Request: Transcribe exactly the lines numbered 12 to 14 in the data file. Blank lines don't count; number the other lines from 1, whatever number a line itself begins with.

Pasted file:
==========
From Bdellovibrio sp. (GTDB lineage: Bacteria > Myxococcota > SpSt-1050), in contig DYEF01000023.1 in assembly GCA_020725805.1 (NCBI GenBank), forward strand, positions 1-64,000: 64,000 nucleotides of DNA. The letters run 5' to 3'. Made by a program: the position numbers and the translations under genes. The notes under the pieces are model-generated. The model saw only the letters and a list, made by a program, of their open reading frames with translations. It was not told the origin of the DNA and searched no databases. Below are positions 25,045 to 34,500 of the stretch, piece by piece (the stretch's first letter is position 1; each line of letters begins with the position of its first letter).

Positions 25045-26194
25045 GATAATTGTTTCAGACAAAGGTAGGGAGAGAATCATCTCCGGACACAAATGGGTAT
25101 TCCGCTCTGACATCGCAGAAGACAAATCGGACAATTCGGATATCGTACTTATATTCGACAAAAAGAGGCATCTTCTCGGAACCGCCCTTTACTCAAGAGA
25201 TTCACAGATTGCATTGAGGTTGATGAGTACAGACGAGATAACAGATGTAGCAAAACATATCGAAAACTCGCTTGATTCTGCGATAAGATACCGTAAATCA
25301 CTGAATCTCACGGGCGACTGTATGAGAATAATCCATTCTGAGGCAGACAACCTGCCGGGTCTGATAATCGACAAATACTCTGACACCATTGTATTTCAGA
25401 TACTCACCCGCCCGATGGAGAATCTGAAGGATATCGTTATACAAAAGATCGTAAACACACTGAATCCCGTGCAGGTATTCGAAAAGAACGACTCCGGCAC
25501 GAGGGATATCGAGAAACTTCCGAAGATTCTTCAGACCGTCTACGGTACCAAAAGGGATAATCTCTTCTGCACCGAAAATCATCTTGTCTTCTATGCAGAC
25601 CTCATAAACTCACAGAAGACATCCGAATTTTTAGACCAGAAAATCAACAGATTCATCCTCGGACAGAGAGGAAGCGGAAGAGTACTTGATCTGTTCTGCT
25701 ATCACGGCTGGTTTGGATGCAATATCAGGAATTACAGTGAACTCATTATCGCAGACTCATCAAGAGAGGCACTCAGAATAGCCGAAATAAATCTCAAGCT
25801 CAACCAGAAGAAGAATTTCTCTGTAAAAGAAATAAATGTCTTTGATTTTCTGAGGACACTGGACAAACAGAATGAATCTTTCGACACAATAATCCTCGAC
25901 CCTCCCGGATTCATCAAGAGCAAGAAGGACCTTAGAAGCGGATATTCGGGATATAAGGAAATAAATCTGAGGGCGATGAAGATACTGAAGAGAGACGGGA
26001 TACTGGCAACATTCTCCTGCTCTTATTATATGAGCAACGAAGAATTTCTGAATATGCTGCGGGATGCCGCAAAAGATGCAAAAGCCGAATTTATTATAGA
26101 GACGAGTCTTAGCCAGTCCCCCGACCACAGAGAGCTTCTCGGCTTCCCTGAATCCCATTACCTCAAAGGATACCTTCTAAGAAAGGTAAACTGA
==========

25901 CCTCCCGGATTCATCAAGAGCAAGAAGGACCTTAGAAGCGGATATTCGGGATATAAGGAAATAAATCTGAGGGCGATGAAGATACTGAAGAGAGACGGGA
26001 TACTGGCAACATTCTCCTGCTCTTATTATATGAGCAACGAAGAATTTCTGAATATGCTGCGGGATGCCGCAAAAGATGCAAAAGCCGAATTTATTATAGA
26101 GACGAGTCTTAGCCAGTCCCCCGACCACAGAGAGCTTCTCGGCTTCCCTGAATCCCATTACCTCAAAGGATACCTTCTAAGAAAGGTAAACTGA